Turkey slams remarks by Libyan interim government PM

Turkey slams remarks by Libyan interim government PM

Turkey slams remarks by Libyan interim government PM


Ankara has called on the transitional government in Libya to “review its irresponsible attitude and avoid hostile and baseless statements” against Turkey.

Turkey will be forced take “necessary measures” if this attitude does not change, Foreign Ministry Spokesperson Tanju Bilgiç said in a written statement on Feb. 19, replying to recent remarks by Abdullah al-Thinni, the prime minister of the Libyan interim government.

“We expect interim government officials to review their irresponsible attitude and avoid hostile and baseless statements against our country. Unless they change their attitude, we will have to take the necessary measures,” he said.

Al-Thinni, in an interview to El-Şark El-Evsat on Feb. 18, accused Turkey of interfering in the domestic affairs of Libya and warned that the government could put an end to investments by Turkish companies in the country.

Bilgiç also recalled a Libyan military official’s accusation against Turkey of supporting terrorists in Libya. He said these statements did not reflect the “brotherly Libyan people’s friendship and gratitude” to Turkey and it is “doubtful that these remarks are sourced from Libya.”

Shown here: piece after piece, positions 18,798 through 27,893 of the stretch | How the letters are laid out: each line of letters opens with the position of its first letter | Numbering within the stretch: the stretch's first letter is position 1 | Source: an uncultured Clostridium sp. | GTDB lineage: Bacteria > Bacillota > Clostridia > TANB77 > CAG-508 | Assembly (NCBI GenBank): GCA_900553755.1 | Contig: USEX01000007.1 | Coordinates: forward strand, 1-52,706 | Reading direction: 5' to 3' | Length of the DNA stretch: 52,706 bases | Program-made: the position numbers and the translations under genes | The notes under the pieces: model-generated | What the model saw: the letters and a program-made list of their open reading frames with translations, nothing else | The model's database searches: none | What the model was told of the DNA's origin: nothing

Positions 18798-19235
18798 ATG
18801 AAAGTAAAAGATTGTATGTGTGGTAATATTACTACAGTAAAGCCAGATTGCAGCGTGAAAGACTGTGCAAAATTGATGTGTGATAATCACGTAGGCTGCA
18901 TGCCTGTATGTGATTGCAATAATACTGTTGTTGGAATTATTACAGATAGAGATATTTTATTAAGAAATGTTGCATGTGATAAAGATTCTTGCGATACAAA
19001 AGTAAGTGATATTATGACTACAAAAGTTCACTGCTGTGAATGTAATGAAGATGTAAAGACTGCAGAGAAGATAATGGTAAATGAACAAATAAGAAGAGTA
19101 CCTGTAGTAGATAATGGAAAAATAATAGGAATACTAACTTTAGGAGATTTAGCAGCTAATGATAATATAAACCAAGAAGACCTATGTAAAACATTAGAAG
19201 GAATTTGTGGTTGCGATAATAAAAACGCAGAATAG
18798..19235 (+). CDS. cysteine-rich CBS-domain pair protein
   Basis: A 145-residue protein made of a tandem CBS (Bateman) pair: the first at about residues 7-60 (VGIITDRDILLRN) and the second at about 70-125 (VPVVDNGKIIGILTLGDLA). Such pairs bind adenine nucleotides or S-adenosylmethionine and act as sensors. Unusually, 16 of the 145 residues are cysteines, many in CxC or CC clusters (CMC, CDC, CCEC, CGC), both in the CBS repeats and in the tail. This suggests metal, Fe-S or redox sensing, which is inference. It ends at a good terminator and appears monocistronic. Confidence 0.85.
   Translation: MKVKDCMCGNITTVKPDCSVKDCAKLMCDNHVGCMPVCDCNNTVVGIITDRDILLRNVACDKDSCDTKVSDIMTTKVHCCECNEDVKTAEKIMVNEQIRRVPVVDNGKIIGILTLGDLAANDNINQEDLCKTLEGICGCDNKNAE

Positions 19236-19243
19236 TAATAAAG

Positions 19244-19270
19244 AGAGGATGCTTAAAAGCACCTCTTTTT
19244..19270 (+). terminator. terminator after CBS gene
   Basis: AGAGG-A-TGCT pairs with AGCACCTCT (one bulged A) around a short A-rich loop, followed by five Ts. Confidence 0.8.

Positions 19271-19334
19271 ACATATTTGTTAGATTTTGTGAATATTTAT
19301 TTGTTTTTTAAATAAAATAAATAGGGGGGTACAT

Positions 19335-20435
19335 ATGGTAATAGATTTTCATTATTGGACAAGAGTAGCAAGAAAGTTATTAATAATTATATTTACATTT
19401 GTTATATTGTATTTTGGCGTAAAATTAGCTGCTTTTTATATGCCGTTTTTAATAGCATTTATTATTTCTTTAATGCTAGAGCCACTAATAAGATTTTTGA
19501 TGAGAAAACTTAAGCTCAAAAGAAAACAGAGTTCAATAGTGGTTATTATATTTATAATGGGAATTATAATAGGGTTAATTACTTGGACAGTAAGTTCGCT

The North African country is in chaos as two rival governments and parliaments allied to separate armed factions fight for territory, four years after NATO war planes helped topple dictator Muammar Gaddafi.

Al-Thinni, the internationally recognized premier, has been based in the east of the country since an armed group called Libya Dawn seized the capital in August. Libyan Dawn includes Islamists but denies that it has links to al-Qaeda or to fighters that have sworn allegiance to Islamic State.

Turkey has long had strong links with oil-rich Libya, but its recent role in Libya has stirred ill-feeling in recent months.

The Turkish special representative to Libya became the first envoy publicly to meet with the internationally unrecognized authorities in Tripoli last year, prompting accusations that Ankara is pursuing an Islamist-leaning foreign agenda which has already seen it alienate numerous former allies in the region.